Siniora's Cabinet, which includes two ministers from Hezbollah, made its decision on troop deployment unanimously, ministers said.

The deployment of Lebanese national troops to the south is part of the U.S.- and French-backed peace plan under discussion at the United Nations. Hezbollah has effectively controlled southern Lebanon since Israel withdrew in 2000.

But Siniora's government has objected to other elements of the plan, arguing that it does not call for an immediate withdrawal of Israeli troops from Lebanese territory or resolve other outstanding Israeli-Lebanese disputes.

Monday's proposal does not call for Hezbollah to disarm, but the Cabinet said it would allow only Lebanese government troops and U.N. peacekeepers to operate south of the Litani River, Finance Minister Jihad Azour said.

Israel has long supported the idea of Lebanon's army taking control of the border from Hezbollah. But Israeli Foreign Ministry spokesman Mark Regev said Israel expects to see details presented at the United Nations, questioning whether Hezbollah would be disarmed.

An Arab League delegation was heading to the United Nations to request changes in the draft peace plan before the Security Council votes on the proposal.

The current plan would have the Security Council call for an end to the fighting, followed by a second resolution later that would establish an international peacekeeping force in southern Lebanon.

Lebanon prefers a single resolution that would deal with a cease-fire and all of the political issues rather than a two-phase approach that the Lebanese Embassy's charge d'affaires in Washington, Carla Jazzar, said would give Hezbollah a pretext to continue fighting.

The Lebanese proposal calls for Israel to hand over the disputed territory of Shebaa Farms to the United Nations, "pending delineation of the border."

And it would bolster UNIFIL rather than creating a new peacekeeping force with more robust rules of engagement.

CNN's Paula Hancocks and Matthew Chance contributed to this report.

Wednesday, August 02, 2006

Raising Martyrs in Southern Lebanon

'We are ready to strap explosives to our children and send them to Israel'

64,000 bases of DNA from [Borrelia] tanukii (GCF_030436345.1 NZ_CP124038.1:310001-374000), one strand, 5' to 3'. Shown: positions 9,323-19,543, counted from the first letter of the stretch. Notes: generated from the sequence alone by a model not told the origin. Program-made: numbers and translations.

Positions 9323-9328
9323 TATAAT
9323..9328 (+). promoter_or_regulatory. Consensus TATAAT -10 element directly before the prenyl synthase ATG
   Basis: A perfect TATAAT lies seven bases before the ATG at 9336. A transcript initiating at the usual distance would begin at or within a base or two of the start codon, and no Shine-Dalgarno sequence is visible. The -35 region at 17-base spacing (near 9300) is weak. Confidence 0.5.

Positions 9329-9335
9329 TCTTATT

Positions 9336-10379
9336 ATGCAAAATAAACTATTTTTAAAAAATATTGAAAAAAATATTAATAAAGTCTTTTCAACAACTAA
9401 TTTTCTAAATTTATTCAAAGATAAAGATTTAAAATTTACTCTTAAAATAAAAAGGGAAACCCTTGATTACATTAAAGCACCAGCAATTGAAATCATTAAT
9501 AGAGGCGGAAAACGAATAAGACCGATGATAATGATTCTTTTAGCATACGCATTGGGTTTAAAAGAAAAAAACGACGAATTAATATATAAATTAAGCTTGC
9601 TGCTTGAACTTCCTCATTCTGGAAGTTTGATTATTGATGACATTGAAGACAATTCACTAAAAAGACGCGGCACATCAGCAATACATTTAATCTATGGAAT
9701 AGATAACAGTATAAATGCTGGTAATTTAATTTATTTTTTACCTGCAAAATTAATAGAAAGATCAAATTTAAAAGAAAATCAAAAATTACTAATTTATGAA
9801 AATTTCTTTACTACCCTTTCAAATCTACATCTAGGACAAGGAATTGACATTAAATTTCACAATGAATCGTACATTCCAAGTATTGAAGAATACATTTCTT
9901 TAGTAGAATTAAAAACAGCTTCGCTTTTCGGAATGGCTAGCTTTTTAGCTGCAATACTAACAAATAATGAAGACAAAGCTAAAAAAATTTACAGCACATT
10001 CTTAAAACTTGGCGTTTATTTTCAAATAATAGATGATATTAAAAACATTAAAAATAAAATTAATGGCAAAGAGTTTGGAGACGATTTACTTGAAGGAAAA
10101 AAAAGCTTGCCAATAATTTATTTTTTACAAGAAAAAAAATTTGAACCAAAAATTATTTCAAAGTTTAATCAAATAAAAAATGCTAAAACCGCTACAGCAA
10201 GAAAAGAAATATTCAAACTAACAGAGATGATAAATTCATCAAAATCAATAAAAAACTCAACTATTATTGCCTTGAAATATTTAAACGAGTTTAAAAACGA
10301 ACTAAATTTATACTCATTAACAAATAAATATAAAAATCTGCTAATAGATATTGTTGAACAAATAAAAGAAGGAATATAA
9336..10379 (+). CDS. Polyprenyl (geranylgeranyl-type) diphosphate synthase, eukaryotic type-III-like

By Colin Freeman in Tyre
(Filed: 30/07/2006)

Nayfa Muhanna's childbearing days are long over, her husband having taken a second wife to produce the younger half of his huge clutch of 16 children.

Now, though, after Israeli -helicopter missiles destroyed the family farmhouse and wiped out their entire tobacco crop, she finds herself feeling broody again.

"It is our duty as mothers to start producing more boys to help the resistance," she said, to cheers from other residents in their refugee camp in the -southern Lebanese city of Tyre, where all 19 family members pitched up a fortnight ago. "We want them to be martyrs for their country in the fight against Israel."

Nobody could accuse the family of not doing its bit for the "Party of God".

Asked about the fighting in their village of Majdel Zoun, just a few miles from the Israeli border, Nayfa, 47, proudly mentions that her brother "disappeared" that day - not a suggestion that he is buried under rubble, but a coded way of stating that he has slipped off to join Hezbollah's forces.

The next time she sees him he may well be in a coffin. Yet, if so, there appears to be no shortage of family members willing to replace him on the front line. "I am very excited about defending my country," said her oldest son Mahdi, who is just 15. "If I do not, and others do not, then who will?"

After two weeks of Israel's military offensives on the southern Lebanese border, a whole new generation of youngsters like Mahdi is being groomed to follow in their uncle's footsteps.

Mahdi has dreamed of joining Hezbollah ever since he was 10, yet until two weeks ago the "enemy" has never been more than a vague presence at border fences.

Now, though, he and thousands of other children who are too young to remember the last major Israeli incursion 10 years ago have witnessed a new one first-hand, yielding a fresh crop of traumatised young minds that Hezbollah's propaganda machine can mould.

The Israeli army psy-ops leaflets airdropped into the border villages, which caricature Hezbollah leaders as cowardly snakes who send followers needlessly to the slaughter, are unlikely to win them over, especially not with so many of their parents spurring them on.

"We are ready to strap explosives to our children and send them to Israel," said Naim Mussalmani, 35, a farmer who fled the village of Shaitiah, on Tyre's outskirts. "My own brother exploded himself against the Israelis in 1998. Our women and children are ready to go out and fight if needs be."